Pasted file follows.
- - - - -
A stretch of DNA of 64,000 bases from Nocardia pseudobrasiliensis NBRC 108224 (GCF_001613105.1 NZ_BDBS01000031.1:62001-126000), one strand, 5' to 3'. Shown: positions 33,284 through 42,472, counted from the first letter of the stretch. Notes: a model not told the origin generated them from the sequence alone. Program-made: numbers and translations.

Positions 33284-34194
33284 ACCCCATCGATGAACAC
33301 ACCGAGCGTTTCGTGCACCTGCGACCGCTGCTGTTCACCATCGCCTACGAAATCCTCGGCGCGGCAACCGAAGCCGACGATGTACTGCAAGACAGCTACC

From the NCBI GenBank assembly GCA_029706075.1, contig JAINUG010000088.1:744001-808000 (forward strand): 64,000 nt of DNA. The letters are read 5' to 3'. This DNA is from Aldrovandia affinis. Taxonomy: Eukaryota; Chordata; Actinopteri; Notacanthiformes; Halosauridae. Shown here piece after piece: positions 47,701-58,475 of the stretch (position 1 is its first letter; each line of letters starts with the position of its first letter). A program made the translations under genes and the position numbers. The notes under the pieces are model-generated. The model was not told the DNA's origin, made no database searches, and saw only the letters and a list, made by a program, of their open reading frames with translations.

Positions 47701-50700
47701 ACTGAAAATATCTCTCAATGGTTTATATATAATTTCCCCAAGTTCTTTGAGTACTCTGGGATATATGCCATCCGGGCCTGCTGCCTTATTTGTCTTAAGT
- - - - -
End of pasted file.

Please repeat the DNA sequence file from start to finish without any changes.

A stretch of DNA of 64,000 bases from Nocardia pseudobrasiliensis NBRC 108224 (GCF_001613105.1 NZ_BDBS01000031.1:62001-126000), one strand, 5' to 3'. Shown: positions 33,284 through 42,472, counted from the first letter of the stretch. Notes: a model not told the origin generated them from the sequence alone. Program-made: numbers and translations.

Positions 33284-34194
33284 ACCCCATCGATGAACAC
33301 ACCGAGCGTTTCGTGCACCTGCGACCGCTGCTGTTCACCATCGCCTACGAAATCCTCGGCGCGGCAACCGAAGCCGACGATGTACTGCAAGACAGCTACC

From the NCBI GenBank assembly GCA_029706075.1, contig JAINUG010000088.1:744001-808000 (forward strand): 64,000 nt of DNA. The letters are read 5' to 3'. This DNA is from Aldrovandia affinis. Taxonomy: Eukaryota; Chordata; Actinopteri; Notacanthiformes; Halosauridae. Shown here piece after piece: positions 47,701-58,475 of the stretch (position 1 is its first letter; each line of letters starts with the position of its first letter). A program made the translations under genes and the position numbers. The notes under the pieces are model-generated. The model was not told the DNA's origin, made no database searches, and saw only the letters and a list, made by a program, of their open reading frames with translations.

Positions 47701-50700
47701 ACTGAAAATATCTCTCAATGGTTTATATATAATTTCCCCAAGTTCTTTGAGTACTCTGGGATATATGCCATCCGGGCCTGCTGCCTTATTTGTCTTAAGT